In recent updates, I’ve looked at the role of government bonds in the MoneyWeek exchange-traded fund (ETF) portfolio. Next, I’ll move on to review our equity positions. But first, let’s talk briefly about corporate bonds.
These aren’t a core part of the strategy, because they don’t generally add much. Conventional government bonds offer a safe haven. Inflation-linked bonds promise a guaranteed real return. Both reduce risks. Corporate bonds add credit risk: they pay higher yields than government bonds, but you lose part of that if some default.
Over the past 50 years, US corporate bonds have beaten ten-year Treasuries by around 1.2 percentage points per year. Equities have done a lot better. So we’d rather take our risks in equities.
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Of course, if corporate bonds were unusually cheap relative to other assets, they would become more attractive. Over most of the past decade, with yields heading ever lower, that was never the case. Yields today are higher – but so are yields on government bonds. The spread between the two has not expanded to an extent that makes corporate bonds look exceptionally compelling.
Credit spreads vary depending on the borrowers’ credit rating. For example, the spread for ICE BofA AAA US Corporate index (ie, top-rated borrowers) currently stands at 0.44 percentage points (pp). The spread for BBB borrowers, the lowest investment-grade rating, is 1.55 pp. Some groups are a bit higher relative to history than others, but none look generous.
The chart below shows a near three-decade history for a composite index of US corporate bonds of all ratings. This is probably a fair overall summary and shows the current spread is a little below the average over this period. Note also that after many years of low rates, many companies are carrying plenty of debt. Some will struggle as they need to refinance this on higher yields. Defaults are likely to rise – they are already ticking up.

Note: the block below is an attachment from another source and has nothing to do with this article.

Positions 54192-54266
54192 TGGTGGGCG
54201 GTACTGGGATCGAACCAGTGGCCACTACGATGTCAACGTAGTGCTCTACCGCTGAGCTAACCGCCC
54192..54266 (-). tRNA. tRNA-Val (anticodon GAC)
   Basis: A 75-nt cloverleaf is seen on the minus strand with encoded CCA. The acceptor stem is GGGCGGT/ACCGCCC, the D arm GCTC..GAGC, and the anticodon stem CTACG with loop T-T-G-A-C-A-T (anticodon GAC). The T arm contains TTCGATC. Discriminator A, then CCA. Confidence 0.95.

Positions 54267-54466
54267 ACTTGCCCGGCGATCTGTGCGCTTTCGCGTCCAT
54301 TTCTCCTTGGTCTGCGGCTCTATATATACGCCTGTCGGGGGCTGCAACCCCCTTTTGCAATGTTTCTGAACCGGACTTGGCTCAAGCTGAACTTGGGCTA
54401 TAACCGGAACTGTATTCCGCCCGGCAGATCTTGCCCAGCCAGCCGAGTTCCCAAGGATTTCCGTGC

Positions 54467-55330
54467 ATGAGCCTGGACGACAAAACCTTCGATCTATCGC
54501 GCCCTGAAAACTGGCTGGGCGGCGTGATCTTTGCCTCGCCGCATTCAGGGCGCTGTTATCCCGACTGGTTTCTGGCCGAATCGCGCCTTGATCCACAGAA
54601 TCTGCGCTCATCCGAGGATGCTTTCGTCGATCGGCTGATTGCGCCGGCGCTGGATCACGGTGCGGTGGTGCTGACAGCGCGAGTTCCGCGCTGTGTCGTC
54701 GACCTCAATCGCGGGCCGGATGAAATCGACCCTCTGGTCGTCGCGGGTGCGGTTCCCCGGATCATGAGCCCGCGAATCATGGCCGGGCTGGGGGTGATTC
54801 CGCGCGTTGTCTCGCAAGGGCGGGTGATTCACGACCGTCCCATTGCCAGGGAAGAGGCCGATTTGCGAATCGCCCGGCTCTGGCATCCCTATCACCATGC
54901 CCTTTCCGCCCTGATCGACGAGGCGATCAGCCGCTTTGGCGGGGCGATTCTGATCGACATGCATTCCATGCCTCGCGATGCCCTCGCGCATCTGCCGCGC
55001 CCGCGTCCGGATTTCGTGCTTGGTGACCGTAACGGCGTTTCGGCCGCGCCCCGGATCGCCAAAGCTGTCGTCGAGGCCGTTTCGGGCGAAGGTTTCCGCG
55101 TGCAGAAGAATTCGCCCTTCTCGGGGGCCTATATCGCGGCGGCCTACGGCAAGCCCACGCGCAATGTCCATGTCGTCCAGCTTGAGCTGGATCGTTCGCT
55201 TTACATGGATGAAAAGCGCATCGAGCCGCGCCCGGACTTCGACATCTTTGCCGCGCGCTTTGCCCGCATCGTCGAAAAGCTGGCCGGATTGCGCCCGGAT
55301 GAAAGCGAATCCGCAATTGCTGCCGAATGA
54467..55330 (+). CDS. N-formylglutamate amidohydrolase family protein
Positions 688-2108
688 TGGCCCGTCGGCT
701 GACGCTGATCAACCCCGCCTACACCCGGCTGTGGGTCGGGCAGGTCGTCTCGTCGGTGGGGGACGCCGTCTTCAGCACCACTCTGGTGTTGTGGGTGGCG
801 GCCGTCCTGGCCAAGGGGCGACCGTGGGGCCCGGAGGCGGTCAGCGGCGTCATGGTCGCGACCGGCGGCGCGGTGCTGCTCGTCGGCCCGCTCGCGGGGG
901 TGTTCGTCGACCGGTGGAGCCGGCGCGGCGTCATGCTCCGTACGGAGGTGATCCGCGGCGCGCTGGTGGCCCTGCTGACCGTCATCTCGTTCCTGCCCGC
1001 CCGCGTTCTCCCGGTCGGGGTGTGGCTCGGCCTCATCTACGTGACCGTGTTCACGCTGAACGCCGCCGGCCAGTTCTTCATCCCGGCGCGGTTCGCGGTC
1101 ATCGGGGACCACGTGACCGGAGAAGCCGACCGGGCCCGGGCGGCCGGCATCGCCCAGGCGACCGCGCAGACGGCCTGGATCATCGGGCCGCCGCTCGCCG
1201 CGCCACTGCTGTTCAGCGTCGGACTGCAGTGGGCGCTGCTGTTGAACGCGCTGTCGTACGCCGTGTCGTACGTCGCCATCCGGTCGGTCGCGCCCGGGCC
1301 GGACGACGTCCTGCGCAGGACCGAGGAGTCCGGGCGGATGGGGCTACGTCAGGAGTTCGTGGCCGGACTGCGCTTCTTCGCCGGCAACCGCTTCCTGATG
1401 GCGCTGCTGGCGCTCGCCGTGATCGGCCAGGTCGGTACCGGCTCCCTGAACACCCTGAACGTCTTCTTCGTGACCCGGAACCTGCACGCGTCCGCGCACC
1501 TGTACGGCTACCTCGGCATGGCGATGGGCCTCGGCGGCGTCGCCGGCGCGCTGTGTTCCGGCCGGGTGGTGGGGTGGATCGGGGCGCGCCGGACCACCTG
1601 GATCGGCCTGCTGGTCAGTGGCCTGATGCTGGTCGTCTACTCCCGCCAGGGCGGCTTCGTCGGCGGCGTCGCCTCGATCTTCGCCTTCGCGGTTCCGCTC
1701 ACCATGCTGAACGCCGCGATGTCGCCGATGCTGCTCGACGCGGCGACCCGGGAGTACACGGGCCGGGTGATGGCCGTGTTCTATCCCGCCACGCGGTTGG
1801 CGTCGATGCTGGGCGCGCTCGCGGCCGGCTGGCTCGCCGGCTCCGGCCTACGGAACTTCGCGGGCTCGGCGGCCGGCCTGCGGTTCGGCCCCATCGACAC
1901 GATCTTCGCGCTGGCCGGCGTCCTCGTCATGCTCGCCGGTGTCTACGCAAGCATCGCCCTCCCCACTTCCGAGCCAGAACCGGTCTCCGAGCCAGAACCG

All told it’s hard to feel that today’s spreads offer extra compensation for the risks. So there is little obvious opportunity here for the portfolio at present.
Fallen angels and higher yields
Perhaps the most interesting area for us is fallen angels – bonds that have been downgraded from investment grade to junk. Since some investors are forced sellers in this situation, these often trade cheaper than their fundamentals would justify.
Over the long term, fallen angels have outperformed corporate bonds as a whole. Anomalies like this can be a useful way to add value. With fallen-angel indices now yielding around 8%, they look a little tempting. There are a handful of ETFs in this area such as iShares Fallen Angels High Yield Corp Bond ETF (LSE: RISE). However, spreads on fallen angels are still tight compared to history, while this particular ETF has lagged its index by more than I’d expect over the past five years. I will be looking at this sector closely as the credit cycle turns – but I’m not yet convinced this is the time or way to invest.
This article was first published in MoneyWeek's magazine. Enjoy exclusive early access to news, opinion and analysis from our team of financial experts with a MoneyWeek subscription.
Cris Sholto Heaton is an investment analyst and writer who has been contributing to MoneyWeek since 2006 and was managing editor of the magazine between 2016 and 2018. He is especially interested in international investing, believing many investors still focus too much on their home markets and that it pays to take advantage of all the opportunities the world offers. He often writes about Asian equities, international income and global asset allocation.
Cris began his career in financial services consultancy at PwC and Lane Clark & Peacock, before an abrupt change of direction into oil, gas and energy at Petroleum Economist and Platts and subsequently into investment research and writing. In addition to his articles for MoneyWeek, he also works with a number of asset managers, consultancies and financial information providers.
He holds the Chartered Financial Analyst designation and the Investment Management Certificate, as well as degrees in finance and mathematics. He has also studied acting, film-making and photography, and strongly suspects that an awareness of what makes a compelling story is just as important for understanding markets as any amount of qualifications.
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